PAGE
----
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I have the following code:

#include "stdafx.h"
#include <iostream>
using namespace std;
#include <conio.h>
#include <cstring>
#include <iomanip>

void swap(long a, long b)
    long temp;

int _tmain(int argc, _TCHAR* argv[])
    int x = 5, y = 3;
    cout << x ;
    cout << y << endl;

    swap(x, y);

    cout << x ;
    cout << y << endl;

    return 0;

The program gives the output:

5 3

3 5

The program actually swaps the values! Why is that? The parameters of the swap() are not pointers or references.

(I am using VS 2005)

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Basically, this is a dupe of stackoverflow.com/questions/2712076/how-to-use-iterator-in-c/…, although you wouldn't know this unless you know the answer. –  sbi May 8 '11 at 6:14

2 Answers 2

up vote 38 down vote accepted

Your swap function isn't being called at all.

One of the Standard Library includes that you have included is pulling in <utility>, which declares a function template named swap in the std namespace. Since you are using namespace std;, that swap function is being brought into the global namespace and it is called instead.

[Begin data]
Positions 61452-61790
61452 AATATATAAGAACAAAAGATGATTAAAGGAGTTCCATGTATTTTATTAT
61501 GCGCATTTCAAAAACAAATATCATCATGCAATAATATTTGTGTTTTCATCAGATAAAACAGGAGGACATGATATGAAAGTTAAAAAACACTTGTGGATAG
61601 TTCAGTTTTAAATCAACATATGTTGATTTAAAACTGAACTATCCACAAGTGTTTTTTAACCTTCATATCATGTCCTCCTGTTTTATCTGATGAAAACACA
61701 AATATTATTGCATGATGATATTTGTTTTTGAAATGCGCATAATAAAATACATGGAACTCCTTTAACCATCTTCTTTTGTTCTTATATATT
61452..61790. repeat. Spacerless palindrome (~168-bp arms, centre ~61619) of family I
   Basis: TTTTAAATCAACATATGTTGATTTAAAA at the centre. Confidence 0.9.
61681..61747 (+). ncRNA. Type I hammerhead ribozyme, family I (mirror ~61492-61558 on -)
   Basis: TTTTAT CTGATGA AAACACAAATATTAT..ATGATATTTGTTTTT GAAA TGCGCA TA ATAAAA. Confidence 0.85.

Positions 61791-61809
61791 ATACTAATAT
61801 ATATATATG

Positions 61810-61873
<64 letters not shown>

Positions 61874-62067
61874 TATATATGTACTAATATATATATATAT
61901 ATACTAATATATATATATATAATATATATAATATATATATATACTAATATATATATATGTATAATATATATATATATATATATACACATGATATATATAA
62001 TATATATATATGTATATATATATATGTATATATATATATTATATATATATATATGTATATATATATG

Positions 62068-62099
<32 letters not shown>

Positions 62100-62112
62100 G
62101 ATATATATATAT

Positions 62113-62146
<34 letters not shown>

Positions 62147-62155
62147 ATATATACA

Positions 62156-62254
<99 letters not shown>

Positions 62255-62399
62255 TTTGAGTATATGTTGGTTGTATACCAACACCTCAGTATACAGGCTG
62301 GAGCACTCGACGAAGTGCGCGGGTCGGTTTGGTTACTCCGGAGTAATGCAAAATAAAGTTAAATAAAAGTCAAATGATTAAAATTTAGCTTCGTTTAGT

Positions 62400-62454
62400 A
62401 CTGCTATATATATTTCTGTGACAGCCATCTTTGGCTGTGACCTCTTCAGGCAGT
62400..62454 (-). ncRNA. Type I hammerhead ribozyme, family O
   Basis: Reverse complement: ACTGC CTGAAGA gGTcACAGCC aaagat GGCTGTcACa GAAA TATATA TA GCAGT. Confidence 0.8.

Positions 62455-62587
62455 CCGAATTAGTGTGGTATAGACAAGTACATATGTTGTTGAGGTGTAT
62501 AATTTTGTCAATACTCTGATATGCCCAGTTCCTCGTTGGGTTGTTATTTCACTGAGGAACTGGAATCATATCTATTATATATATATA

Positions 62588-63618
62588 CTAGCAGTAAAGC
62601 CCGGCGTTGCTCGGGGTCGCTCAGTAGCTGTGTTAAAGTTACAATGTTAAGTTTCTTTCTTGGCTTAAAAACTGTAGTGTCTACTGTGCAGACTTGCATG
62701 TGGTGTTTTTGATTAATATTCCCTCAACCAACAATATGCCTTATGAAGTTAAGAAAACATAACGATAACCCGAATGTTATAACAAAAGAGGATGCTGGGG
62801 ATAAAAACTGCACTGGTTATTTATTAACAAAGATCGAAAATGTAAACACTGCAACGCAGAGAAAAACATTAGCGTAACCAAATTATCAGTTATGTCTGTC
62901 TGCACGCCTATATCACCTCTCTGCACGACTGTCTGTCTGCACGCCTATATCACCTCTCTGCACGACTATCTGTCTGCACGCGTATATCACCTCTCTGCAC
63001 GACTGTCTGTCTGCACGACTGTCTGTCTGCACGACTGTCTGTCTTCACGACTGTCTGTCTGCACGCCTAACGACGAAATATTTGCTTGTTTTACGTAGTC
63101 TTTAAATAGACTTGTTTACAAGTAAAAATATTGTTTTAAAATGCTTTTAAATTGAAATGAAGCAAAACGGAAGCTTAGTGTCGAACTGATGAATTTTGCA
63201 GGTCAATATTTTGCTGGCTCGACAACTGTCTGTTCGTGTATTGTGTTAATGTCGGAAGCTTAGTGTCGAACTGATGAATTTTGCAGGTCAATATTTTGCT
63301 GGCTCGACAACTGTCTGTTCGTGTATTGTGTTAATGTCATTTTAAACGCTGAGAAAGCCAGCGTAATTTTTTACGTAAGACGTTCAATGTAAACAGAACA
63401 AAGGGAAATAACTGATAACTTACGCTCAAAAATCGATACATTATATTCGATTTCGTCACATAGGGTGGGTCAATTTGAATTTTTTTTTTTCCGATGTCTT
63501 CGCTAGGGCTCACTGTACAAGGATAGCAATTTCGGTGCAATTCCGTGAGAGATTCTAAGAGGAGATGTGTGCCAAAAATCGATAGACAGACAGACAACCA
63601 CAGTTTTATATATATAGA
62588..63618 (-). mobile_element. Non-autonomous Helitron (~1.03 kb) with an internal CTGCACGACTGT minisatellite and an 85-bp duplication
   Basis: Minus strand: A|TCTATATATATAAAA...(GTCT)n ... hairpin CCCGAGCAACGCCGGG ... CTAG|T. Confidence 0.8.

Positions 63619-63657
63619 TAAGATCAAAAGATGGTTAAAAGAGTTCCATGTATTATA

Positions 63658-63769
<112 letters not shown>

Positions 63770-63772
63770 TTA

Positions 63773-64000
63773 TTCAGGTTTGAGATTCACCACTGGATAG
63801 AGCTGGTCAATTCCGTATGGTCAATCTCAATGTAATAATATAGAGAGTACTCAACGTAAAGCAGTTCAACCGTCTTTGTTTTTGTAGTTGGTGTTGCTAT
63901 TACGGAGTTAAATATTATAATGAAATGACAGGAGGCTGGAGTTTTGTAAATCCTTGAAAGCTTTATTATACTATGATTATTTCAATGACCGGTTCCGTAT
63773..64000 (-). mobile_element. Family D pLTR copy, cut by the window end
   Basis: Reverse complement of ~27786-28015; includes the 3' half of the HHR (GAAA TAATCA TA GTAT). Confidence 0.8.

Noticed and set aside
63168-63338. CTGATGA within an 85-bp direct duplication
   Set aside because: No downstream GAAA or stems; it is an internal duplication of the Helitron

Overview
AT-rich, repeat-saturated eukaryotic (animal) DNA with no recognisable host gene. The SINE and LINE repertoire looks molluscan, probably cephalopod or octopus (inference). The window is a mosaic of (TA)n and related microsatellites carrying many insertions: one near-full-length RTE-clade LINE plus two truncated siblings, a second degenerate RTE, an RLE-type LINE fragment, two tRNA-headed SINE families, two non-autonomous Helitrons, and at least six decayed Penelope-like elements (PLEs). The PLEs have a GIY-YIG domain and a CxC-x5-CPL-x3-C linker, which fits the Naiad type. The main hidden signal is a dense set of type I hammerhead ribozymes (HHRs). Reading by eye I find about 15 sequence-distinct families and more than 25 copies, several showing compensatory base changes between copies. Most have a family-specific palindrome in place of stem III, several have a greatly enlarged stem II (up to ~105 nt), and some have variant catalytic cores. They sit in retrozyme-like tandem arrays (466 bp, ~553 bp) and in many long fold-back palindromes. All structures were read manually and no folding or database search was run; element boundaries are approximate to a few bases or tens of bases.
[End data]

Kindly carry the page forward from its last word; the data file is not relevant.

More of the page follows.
Why is std::swap chosen instead of your swap function? Your swap function takes two longs by value; to call that function, an integer promotion is required for each of the int arguments.

std::swap is a function template. It takes two references to T, and when that function template is instantiated with T = int, both arguments are an exact match. So, std::swap is a better match than your function and it is therefore selected during overload resolution.

This is one reason that using namespace std; is evil and should be avoided. If you remove the using directive, your function will be the only function available and it will be called.

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You can call you swap() by ::swap(x, y) –  Zifei Tong May 7 '11 at 5:25
Tricky. Very tricky. –  Maxpm May 7 '11 at 5:28

Say long instead of int.

Your current code already has a better match for swap, so it avoids the implicit conversion to long, and instead uses the built-in swap from the STL.

On a side note, this ambiguity is somewhat solved using overload sets (also here) in the language D.

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